The problem with applying these variants to neural networks is that we are typically working in or near the over-parametrized regime, where the number of parameters is larger than the number of samples. In this regime, as Zhang et al. showed, we can typically shatter the entire training set, so dVC is on the order of n and the bound is not satisfied for reasonable tolerances.^{[5]}

Rademacher complexity

The basic idea behind the Rademacher complexity, like the VC dimension, is to measure how well a function class can fit random noise. First, let us define the empirical Rademacher complexity of a model class W with respect to a dataset Dn:

RadDn(W):=Ep(σ1…σn)[supw∈W1nn∑i=1σifw(xi)].

The idea is to choose a set of random Rademacher variables, {σi}mi=1 that take on the values −1 and 1 with equal probability. We apply these random sign flips to each of our individual predictions and take the average. Then, we maximize the average flipped prediction over models. Finally, we average over different sign flips.

Intuitively, imagine separating your dataset into a train and test set. The Rademacher complexity measures the maximum discrepancy over the model class between your predictions for the two sets.

From this, the Rademacher complexity of W with respect to a probability distribution, q(Dn) is the expectation of the empirical Rademacher complexity taken over draws of the dataset:

Radn(W):=Eq(Dn)[RadDn(W)].

In terms of the Rademacher complexity, we obtain the PAC bound when

ϵ≤2Radn(W)+3c√log(2/δ)2n,

where c is a constant that depends on the range of functions in F.

Since the Rademacher complexity is uniform across W, it runs into the same issues as the VC dimension. Another problem is that it is not necessarily easy to calculate. In practice, learning theorists often resort to further upper-bounding the Rademacher complexity in terms of covering numbers.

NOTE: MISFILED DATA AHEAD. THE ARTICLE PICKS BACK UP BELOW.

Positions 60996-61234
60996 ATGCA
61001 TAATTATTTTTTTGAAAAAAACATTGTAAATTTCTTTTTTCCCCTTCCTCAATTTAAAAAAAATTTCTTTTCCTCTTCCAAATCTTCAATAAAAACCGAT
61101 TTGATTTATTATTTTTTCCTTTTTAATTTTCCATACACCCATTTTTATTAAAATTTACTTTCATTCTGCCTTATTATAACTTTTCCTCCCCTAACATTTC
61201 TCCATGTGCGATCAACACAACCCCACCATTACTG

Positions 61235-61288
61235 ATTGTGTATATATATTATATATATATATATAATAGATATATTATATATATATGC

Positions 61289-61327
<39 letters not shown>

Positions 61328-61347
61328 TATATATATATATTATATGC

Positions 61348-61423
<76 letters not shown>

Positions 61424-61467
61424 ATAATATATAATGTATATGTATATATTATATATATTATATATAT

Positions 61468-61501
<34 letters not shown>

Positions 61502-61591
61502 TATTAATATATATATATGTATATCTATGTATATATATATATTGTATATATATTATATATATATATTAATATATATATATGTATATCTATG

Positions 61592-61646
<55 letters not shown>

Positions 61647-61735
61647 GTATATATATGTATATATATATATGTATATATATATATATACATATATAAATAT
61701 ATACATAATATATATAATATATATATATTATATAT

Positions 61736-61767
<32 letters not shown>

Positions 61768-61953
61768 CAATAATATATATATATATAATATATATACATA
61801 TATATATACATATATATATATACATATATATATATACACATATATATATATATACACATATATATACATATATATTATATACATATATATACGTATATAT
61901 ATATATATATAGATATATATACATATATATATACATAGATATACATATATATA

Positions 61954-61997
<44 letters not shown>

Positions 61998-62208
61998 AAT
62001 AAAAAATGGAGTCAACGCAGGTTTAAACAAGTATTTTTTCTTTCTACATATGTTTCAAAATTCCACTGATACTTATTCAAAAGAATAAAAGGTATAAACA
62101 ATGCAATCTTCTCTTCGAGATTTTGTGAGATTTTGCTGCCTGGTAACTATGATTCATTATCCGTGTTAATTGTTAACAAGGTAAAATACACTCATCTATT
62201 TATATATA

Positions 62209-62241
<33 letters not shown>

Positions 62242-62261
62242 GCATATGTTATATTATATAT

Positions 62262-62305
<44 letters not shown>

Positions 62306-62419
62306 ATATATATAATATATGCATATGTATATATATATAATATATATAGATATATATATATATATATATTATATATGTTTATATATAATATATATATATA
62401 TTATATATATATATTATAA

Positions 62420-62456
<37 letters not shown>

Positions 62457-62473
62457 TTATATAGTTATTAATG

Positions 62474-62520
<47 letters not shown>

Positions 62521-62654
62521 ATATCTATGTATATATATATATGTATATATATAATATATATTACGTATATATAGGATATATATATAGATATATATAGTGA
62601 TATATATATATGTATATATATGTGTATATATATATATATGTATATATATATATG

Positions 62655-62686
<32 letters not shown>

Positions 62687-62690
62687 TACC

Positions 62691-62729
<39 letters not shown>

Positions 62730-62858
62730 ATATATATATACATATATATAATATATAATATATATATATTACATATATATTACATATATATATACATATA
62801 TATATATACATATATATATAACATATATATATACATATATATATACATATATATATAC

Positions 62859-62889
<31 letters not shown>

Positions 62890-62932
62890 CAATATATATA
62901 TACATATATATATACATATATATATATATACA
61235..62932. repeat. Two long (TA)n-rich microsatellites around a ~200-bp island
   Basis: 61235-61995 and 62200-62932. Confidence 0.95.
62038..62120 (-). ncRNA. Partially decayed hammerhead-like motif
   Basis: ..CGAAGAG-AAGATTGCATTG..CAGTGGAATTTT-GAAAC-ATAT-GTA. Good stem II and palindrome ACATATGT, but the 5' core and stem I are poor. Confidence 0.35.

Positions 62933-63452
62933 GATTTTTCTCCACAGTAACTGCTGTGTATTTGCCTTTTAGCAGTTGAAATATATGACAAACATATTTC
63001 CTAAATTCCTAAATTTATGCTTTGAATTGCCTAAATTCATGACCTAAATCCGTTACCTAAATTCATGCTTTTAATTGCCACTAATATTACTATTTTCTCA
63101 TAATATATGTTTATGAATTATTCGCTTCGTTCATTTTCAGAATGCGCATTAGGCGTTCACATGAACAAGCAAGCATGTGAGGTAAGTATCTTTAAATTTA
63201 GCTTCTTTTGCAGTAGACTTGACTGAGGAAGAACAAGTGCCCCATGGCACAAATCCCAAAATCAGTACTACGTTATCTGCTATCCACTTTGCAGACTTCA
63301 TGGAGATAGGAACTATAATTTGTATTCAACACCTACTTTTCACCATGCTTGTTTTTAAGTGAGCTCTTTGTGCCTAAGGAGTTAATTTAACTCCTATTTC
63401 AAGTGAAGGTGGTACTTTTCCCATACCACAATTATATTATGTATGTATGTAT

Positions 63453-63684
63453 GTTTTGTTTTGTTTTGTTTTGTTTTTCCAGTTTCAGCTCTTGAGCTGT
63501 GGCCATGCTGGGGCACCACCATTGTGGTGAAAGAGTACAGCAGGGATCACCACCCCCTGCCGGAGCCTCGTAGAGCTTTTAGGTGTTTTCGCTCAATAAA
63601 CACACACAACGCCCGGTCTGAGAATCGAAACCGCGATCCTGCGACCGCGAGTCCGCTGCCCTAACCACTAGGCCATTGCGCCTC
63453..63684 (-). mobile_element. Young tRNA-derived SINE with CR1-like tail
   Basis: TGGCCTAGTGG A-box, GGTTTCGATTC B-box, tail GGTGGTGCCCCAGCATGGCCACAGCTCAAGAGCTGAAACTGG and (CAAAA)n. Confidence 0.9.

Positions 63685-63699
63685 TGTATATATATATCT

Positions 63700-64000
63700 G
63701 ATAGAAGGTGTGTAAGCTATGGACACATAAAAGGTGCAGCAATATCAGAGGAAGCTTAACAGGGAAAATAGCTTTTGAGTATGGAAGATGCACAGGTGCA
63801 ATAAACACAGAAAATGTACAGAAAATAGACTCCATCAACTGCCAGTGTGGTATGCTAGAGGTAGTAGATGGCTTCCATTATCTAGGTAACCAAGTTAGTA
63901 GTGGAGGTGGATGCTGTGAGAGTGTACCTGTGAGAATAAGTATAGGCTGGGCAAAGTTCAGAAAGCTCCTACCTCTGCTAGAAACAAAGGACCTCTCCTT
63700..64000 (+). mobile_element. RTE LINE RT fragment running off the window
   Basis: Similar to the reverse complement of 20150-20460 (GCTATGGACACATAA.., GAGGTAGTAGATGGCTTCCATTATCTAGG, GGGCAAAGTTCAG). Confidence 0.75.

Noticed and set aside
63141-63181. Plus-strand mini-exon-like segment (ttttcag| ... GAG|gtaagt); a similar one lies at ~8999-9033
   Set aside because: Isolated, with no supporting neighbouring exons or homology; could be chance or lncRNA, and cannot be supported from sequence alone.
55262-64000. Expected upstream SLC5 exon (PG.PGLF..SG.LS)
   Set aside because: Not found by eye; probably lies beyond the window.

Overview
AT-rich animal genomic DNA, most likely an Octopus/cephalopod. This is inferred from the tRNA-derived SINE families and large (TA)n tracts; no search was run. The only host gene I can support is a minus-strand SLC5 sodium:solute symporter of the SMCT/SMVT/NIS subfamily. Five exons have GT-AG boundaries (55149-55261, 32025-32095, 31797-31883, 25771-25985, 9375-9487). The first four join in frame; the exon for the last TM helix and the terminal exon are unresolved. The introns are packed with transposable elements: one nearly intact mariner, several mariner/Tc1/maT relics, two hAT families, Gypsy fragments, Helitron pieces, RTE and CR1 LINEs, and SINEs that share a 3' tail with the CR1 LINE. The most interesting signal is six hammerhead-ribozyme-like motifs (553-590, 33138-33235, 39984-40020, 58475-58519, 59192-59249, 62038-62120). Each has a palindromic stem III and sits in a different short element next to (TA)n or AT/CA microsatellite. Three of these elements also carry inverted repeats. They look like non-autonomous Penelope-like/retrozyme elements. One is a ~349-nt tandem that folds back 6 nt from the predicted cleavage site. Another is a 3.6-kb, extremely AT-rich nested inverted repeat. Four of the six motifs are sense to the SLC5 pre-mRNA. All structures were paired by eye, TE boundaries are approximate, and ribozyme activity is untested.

Covering numbers

The covering number is the number of spherical balls of a given size needed to cover a given space (with overlaps allowed). The idea is that we're "coarse-graining" the model class with a finite collection of representative elements.

In terms of Nr(W), the covering number of W for balls of radius r=ϵ/2c, we satisfy the PAC bound if

n≥2cϵ2(log2Nr(W)+log1δ),

where c is some constant.

By default, Nr(W) will scale exponentially with model dimension d, so the resulting bounds don't become much tighter than VC. However, conceptually, this is getting closer at the idea of model-subclass complexity. The differences are that covering numbers still treat each subclass as identical, and we're not yet coarse-graining in any principled way.

Single-model complexity